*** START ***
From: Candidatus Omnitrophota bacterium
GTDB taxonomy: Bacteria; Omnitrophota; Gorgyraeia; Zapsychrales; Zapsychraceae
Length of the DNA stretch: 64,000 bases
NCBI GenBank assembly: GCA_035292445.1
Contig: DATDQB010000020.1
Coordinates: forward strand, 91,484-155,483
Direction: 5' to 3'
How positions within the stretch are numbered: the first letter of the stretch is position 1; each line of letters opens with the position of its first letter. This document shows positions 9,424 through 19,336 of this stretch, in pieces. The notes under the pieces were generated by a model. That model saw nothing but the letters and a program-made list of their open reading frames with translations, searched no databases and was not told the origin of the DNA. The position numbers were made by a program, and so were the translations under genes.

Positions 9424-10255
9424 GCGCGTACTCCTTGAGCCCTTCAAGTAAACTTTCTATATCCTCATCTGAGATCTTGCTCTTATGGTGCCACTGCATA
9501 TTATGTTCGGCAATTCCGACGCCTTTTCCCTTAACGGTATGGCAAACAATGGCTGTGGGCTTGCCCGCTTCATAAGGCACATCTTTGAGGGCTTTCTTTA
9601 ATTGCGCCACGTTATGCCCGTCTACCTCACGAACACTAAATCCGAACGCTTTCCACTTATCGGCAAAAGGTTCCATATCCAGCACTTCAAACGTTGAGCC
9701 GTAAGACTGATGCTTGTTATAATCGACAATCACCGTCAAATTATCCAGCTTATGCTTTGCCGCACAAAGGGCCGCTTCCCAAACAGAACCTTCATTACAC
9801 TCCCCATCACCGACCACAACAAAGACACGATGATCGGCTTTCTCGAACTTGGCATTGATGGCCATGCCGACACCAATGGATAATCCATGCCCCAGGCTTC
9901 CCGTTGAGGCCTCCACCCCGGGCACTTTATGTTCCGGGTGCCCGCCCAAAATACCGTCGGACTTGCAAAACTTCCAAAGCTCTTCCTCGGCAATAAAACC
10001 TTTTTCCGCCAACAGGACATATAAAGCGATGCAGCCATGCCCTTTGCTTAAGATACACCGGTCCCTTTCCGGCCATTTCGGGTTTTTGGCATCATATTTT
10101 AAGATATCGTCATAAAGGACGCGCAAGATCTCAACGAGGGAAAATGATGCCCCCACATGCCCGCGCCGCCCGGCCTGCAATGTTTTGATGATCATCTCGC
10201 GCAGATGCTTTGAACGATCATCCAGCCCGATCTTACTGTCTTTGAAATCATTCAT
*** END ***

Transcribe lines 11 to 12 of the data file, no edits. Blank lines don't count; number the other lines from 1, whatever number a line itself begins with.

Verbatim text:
9501 TTATGTTCGGCAATTCCGACGCCTTTTCCCTTAACGGTATGGCAAACAATGGCTGTGGGCTTGCCCGCTTCATAAGGCACATCTTTGAGGGCTTTCTTTA
9601 ATTGCGCCACGTTATGCCCGTCTACCTCACGAACACTAAATCCGAACGCTTTCCACTTATCGGCAAAAGGTTCCATATCCAGCACTTCAAACGTTGAGCC